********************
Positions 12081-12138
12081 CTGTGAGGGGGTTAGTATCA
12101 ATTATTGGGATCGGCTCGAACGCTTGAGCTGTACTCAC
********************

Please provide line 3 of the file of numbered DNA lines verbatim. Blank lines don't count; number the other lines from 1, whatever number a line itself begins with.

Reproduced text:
12101 ATTATTGGGATCGGCTCGAACGCTTGAGCTGTACTCAC